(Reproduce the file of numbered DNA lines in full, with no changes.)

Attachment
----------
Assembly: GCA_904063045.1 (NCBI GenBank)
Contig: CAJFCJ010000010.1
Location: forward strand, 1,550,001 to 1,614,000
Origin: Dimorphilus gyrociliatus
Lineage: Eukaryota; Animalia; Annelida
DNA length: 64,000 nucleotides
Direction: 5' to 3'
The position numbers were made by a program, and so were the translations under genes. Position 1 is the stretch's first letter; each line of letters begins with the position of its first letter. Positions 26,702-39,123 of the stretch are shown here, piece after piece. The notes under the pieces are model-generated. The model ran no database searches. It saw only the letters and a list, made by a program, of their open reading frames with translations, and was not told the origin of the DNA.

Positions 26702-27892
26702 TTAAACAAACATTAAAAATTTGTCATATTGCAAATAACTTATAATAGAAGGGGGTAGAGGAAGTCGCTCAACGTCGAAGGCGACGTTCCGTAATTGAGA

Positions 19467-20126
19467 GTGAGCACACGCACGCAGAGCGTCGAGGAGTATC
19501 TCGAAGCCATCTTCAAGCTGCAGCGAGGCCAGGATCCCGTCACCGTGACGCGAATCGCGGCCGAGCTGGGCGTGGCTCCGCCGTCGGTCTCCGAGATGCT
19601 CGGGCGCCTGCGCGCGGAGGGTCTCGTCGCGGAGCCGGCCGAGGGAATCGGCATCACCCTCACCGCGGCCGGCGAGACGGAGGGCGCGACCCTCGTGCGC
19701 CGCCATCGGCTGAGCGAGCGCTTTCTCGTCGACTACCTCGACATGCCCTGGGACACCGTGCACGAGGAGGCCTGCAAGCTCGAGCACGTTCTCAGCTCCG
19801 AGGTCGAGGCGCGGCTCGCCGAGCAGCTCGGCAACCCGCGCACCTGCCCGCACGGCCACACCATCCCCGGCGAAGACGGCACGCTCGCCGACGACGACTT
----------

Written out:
Assembly: GCA_904063045.1 (NCBI GenBank)
Contig: CAJFCJ010000010.1
Location: forward strand, 1,550,001 to 1,614,000
Origin: Dimorphilus gyrociliatus
Lineage: Eukaryota; Animalia; Annelida
DNA length: 64,000 nucleotides
Direction: 5' to 3'
The position numbers were made by a program, and so were the translations under genes. Position 1 is the stretch's first letter; each line of letters begins with the position of its first letter. Positions 26,702-39,123 of the stretch are shown here, piece after piece. The notes under the pieces are model-generated. The model ran no database searches. It saw only the letters and a list, made by a program, of their open reading frames with translations, and was not told the origin of the DNA.

Positions 26702-27892
26702 TTAAACAAACATTAAAAATTTGTCATATTGCAAATAACTTATAATAGAAGGGGGTAGAGGAAGTCGCTCAACGTCGAAGGCGACGTTCCGTAATTGAGA

Positions 19467-20126
19467 GTGAGCACACGCACGCAGAGCGTCGAGGAGTATC
19501 TCGAAGCCATCTTCAAGCTGCAGCGAGGCCAGGATCCCGTCACCGTGACGCGAATCGCGGCCGAGCTGGGCGTGGCTCCGCCGTCGGTCTCCGAGATGCT
19601 CGGGCGCCTGCGCGCGGAGGGTCTCGTCGCGGAGCCGGCCGAGGGAATCGGCATCACCCTCACCGCGGCCGGCGAGACGGAGGGCGCGACCCTCGTGCGC
19701 CGCCATCGGCTGAGCGAGCGCTTTCTCGTCGACTACCTCGACATGCCCTGGGACACCGTGCACGAGGAGGCCTGCAAGCTCGAGCACGTTCTCAGCTCCG
19801 AGGTCGAGGCGCGGCTCGCCGAGCAGCTCGGCAACCCGCGCACCTGCCCGCACGGCCACACCATCCCCGGCGAAGACGGCACGCTCGCCGACGACGACTT